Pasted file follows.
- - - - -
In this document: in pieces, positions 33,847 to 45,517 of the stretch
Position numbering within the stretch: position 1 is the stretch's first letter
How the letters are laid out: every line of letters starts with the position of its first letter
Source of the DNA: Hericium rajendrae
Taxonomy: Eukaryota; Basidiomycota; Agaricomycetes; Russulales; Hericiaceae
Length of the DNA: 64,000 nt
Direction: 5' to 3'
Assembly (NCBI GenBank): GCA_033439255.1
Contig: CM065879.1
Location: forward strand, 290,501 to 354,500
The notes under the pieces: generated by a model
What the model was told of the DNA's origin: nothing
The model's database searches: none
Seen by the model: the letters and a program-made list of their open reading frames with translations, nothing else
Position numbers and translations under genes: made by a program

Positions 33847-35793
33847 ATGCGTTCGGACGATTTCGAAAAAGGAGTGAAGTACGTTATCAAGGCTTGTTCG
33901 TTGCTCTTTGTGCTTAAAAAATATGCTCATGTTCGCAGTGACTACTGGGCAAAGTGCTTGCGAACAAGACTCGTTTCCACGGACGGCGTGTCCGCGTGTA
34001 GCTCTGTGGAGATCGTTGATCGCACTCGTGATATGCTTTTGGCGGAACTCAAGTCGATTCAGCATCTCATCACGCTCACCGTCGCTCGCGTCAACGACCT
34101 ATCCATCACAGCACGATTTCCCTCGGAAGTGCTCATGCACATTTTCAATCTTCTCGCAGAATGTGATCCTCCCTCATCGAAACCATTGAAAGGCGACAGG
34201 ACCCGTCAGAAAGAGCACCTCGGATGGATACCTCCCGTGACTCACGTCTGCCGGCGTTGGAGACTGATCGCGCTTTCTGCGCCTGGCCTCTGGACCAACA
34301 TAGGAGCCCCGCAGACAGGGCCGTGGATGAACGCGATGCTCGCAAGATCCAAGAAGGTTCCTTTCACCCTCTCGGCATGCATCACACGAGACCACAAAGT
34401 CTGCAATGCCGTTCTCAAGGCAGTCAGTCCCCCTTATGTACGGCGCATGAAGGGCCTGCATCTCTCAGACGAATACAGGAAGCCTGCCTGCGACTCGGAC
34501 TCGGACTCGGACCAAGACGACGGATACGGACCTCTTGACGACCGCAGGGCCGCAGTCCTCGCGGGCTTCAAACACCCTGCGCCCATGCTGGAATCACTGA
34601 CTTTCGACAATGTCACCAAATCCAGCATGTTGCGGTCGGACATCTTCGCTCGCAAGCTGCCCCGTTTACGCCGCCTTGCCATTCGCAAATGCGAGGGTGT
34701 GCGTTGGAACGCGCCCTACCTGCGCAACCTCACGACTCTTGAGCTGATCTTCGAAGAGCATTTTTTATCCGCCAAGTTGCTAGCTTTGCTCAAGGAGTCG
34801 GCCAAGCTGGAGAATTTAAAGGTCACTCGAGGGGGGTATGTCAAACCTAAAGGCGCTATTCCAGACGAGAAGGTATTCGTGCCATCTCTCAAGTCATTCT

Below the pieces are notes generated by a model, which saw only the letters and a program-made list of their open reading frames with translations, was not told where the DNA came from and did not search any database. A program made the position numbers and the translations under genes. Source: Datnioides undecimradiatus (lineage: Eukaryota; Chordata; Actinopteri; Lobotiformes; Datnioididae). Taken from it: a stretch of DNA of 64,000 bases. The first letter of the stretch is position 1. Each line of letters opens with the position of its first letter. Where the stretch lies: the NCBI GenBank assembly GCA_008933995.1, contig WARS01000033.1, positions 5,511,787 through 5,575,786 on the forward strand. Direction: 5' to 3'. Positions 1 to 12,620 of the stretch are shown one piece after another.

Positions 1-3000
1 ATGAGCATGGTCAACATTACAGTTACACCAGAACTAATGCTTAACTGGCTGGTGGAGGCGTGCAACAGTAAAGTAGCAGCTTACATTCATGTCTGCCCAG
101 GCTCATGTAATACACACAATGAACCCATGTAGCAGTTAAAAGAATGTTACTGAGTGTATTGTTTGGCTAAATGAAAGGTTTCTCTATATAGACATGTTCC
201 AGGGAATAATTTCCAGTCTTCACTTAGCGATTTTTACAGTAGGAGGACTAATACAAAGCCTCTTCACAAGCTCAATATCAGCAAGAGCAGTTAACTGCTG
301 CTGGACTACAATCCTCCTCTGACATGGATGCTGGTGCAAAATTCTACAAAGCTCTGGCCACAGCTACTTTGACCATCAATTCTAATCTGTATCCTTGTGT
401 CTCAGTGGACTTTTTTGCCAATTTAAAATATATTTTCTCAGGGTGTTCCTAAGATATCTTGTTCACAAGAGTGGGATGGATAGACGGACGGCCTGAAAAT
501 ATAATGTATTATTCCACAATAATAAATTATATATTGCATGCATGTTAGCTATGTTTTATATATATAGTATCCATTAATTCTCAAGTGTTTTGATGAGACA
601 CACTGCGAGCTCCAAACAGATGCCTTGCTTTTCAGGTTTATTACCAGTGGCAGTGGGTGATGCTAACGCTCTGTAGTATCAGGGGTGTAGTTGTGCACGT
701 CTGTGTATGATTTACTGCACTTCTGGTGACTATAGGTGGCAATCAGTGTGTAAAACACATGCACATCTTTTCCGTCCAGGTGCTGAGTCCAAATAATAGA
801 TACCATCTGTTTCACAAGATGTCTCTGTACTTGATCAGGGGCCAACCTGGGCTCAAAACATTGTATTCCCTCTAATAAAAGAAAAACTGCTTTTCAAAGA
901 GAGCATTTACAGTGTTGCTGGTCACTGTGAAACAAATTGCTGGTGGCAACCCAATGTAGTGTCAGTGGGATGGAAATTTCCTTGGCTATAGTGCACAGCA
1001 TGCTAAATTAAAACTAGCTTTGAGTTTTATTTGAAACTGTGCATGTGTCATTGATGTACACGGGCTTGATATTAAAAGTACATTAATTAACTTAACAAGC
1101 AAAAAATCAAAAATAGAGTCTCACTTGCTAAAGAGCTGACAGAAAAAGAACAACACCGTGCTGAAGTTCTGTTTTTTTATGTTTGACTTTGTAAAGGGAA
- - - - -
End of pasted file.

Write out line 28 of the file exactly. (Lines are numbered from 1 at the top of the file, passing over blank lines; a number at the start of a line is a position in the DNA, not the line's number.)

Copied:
Below the pieces are notes generated by a model, which saw only the letters and a program-made list of their open reading frames with translations, was not told where the DNA came from and did not search any database. A program made the position numbers and the translations under genes. Source: Datnioides undecimradiatus (lineage: Eukaryota; Chordata; Actinopteri; Lobotiformes; Datnioididae). Taken from it: a stretch of DNA of 64,000 bases. The first letter of the stretch is position 1. Each line of letters opens with the position of its first letter. Where the stretch lies: the NCBI GenBank assembly GCA_008933995.1, contig WARS01000033.1, positions 5,511,787 through 5,575,786 on the forward strand. Direction: 5' to 3'. Positions 1 to 12,620 of the stretch are shown one piece after another.